|dc.description.abstract||Groundwater-surface water interaction is a key component of the hydrologic cycle. This interaction plays a key role in many environmental issues such as the impacts of land use and climate change on water availability and water quality. Modeling of local and regional groundwater-surface water interactions improves understanding of these environmental issues and assists in addressing them. Because of the physical and mathematical complexities of this interaction, numerical approaches are generally used to model water exchange between subsurface and surface domains. The efficiency, accuracy, and stability of mesh-based numerical models, however, depend upon the resolution of the underlying grid or mesh.
Grid-free analytical methods can provide fast, accurate, continuous and differentiable solutions to groundwater-surface water interaction problems. These solutions exactly satisfy mass balance in the entire internal domain and may improve our understanding of groundwater-surface water interaction principles. However, to model this interaction, analytical approaches typically required simplifying, sometimes unrealistic, assumptions. They are typically used to implement linearized mathematical models in homogenous confined or semi-confined aquifers with geometrically regular domains.
By benefiting from the strengths of both analytical and numerical approaches, grid-free semi-analytical methods may be able to address more challenging groundwater problems which have been out of reach of traditional analytical approaches, and/or are poorly simulated using mesh-based numerical methods. Here, novel 2-D and 3-D semi-analytical solutions for the simulation of mathematically and physically complex groundwater-surface water interaction problems are developed, assessed and applied. Those models are based upon the series solution method and analytic element method (AEM) and are intended to address groundwater-surface water interactions induced by pumping wells and/or the presence of surface water bodies in naturally complex stratified unconfined aquifers. Semi-analytical solutions are obtained using the least squares method, which is used to determine the unknown coefficients in the series expansion and the unknown strengths of analytic elements. The series and AEM solutions automatically satisfy the groundwater governing equation. Hence, the resulting solutions are exact over the entire domain except along boundaries and layer interfaces where boundary and continuity conditions are met with high precision. A robust iterative algorithm is used to implement a free boundary condition along the phreatic surface with a priori unknown location.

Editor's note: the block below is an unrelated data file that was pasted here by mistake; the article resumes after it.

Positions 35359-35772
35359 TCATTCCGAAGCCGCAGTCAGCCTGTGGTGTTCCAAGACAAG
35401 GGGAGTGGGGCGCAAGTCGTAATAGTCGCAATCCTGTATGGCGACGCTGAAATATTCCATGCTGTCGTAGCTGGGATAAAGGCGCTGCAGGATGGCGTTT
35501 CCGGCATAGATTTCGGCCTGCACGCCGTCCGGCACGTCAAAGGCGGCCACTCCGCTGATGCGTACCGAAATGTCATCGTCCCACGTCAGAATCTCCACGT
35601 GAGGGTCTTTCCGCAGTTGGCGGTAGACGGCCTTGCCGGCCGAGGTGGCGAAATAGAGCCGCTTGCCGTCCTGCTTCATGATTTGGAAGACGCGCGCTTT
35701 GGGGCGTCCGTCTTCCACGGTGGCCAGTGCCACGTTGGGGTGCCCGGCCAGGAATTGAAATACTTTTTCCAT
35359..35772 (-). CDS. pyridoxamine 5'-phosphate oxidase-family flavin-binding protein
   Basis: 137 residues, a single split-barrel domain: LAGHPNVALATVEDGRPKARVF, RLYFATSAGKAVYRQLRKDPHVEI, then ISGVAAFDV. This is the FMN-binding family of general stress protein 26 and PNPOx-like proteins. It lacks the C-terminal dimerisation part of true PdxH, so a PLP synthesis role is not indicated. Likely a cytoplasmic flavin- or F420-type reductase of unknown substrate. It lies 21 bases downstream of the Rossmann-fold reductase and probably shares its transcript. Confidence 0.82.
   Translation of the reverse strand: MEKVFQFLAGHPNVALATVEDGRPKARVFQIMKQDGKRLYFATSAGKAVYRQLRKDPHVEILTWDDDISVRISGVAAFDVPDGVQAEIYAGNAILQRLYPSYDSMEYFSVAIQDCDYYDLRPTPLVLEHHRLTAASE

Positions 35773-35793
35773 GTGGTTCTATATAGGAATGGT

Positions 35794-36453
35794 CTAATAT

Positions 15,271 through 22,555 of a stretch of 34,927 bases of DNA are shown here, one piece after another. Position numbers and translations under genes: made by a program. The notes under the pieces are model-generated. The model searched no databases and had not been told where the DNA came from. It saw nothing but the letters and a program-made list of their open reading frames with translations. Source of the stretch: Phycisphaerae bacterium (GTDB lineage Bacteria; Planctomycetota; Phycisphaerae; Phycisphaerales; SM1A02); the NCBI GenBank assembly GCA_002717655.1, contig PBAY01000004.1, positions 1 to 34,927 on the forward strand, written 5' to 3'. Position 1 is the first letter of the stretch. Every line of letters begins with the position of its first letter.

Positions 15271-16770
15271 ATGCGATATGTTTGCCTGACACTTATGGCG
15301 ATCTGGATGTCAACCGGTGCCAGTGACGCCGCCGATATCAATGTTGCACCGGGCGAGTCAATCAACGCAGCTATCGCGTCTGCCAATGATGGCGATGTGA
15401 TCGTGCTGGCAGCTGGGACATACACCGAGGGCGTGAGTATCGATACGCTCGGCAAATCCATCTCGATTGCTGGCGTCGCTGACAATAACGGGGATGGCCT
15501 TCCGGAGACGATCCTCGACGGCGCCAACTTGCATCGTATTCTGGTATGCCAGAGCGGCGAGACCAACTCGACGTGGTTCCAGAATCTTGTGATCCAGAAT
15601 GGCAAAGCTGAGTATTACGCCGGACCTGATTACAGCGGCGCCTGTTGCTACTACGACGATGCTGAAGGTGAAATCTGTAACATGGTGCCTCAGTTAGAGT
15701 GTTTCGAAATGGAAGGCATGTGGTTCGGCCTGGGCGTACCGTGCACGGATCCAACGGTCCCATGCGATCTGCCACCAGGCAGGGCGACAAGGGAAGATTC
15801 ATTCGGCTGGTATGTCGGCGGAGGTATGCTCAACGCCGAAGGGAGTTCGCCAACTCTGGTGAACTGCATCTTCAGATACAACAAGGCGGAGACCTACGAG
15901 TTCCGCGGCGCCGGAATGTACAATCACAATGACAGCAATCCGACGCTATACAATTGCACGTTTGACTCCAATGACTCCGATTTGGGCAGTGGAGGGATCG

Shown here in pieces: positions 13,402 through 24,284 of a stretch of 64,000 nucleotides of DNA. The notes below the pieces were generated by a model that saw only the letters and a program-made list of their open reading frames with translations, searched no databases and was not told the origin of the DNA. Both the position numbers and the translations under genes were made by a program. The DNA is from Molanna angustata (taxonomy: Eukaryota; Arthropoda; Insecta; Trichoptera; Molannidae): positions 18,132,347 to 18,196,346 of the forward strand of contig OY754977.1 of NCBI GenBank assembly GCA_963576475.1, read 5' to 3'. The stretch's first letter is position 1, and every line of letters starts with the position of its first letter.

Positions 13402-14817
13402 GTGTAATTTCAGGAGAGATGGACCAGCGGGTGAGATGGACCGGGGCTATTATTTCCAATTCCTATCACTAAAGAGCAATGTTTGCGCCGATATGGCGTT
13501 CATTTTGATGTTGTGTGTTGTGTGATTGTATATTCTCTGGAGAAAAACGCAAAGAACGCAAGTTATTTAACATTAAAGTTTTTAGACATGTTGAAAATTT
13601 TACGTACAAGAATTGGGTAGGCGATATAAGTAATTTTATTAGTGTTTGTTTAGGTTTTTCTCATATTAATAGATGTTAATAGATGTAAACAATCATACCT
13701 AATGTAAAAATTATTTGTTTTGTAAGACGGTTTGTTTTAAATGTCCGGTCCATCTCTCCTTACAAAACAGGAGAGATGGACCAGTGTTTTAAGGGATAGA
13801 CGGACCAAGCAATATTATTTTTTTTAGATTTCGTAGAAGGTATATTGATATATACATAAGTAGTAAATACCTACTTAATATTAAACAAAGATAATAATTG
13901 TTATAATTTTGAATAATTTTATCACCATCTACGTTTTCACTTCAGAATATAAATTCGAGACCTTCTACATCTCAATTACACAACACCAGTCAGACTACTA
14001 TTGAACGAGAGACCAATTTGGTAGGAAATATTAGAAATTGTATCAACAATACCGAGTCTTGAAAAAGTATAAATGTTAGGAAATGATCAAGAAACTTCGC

This thesis addresses three general problem types never addressed within a semi-analytic framework. First, a steady-state free boundary semi-analytical series solutions model is developed to simulate 2-D saturated-unsaturated flow in geometrically complex stratified unconfined aquifers. The saturated-unsaturated flow is controlled by water exchange along the land surface (e.g., evapotranspiration and infiltration) and the presence of surface water bodies. The water table and capillary fringe are allowed to intersect stratigraphic interfaces. The capillary fringe zone, unsaturated zone, groundwater zone and their interactions are incorporated with a high degree of accuracy. This model is used to assess the influences of important factors on unsaturated flow behavior and the water table elevation. Second, a 3-D free boundary semi-analytical series solution model is developed to simulate groundwater-surface water interaction controlled by infiltration, seepage faces and surface water bodies along the land surface. This model can simulate the water exchange between groundwater and surface water in geometrically complex stratified phreatic (unconfined) aquifers. The a priori unknown phreatic surface will be obtained iteratively while the locations of seepage faces don’t have to be known a priori (i.e., this is a constrained free boundary problem). This accurate grid-free multi-layer model is here used to investigate the impact of the sediment layer geometry and properties on lake-aquifer interaction. Using this method, the efficiency of widely-used Dupuit-Forchheimer approximation used in regional groundwater-surface water interaction models is also assessed. Lastly, this 3-D groundwater-surface water interaction model is augmented with AEM solutions to simulate horizontal pumping wells (radial collector well) for assessing surface water impacted by pumping and determining the source of extracted well water. The resulting model will be used to assess controlling parameters on the design of a radial collector well in a river bank filtration system. This 3-D Series-AEM model, in addition, mitigates the limitations of AEM in modeling of general 3-D groundwater-surface water interaction problems.||en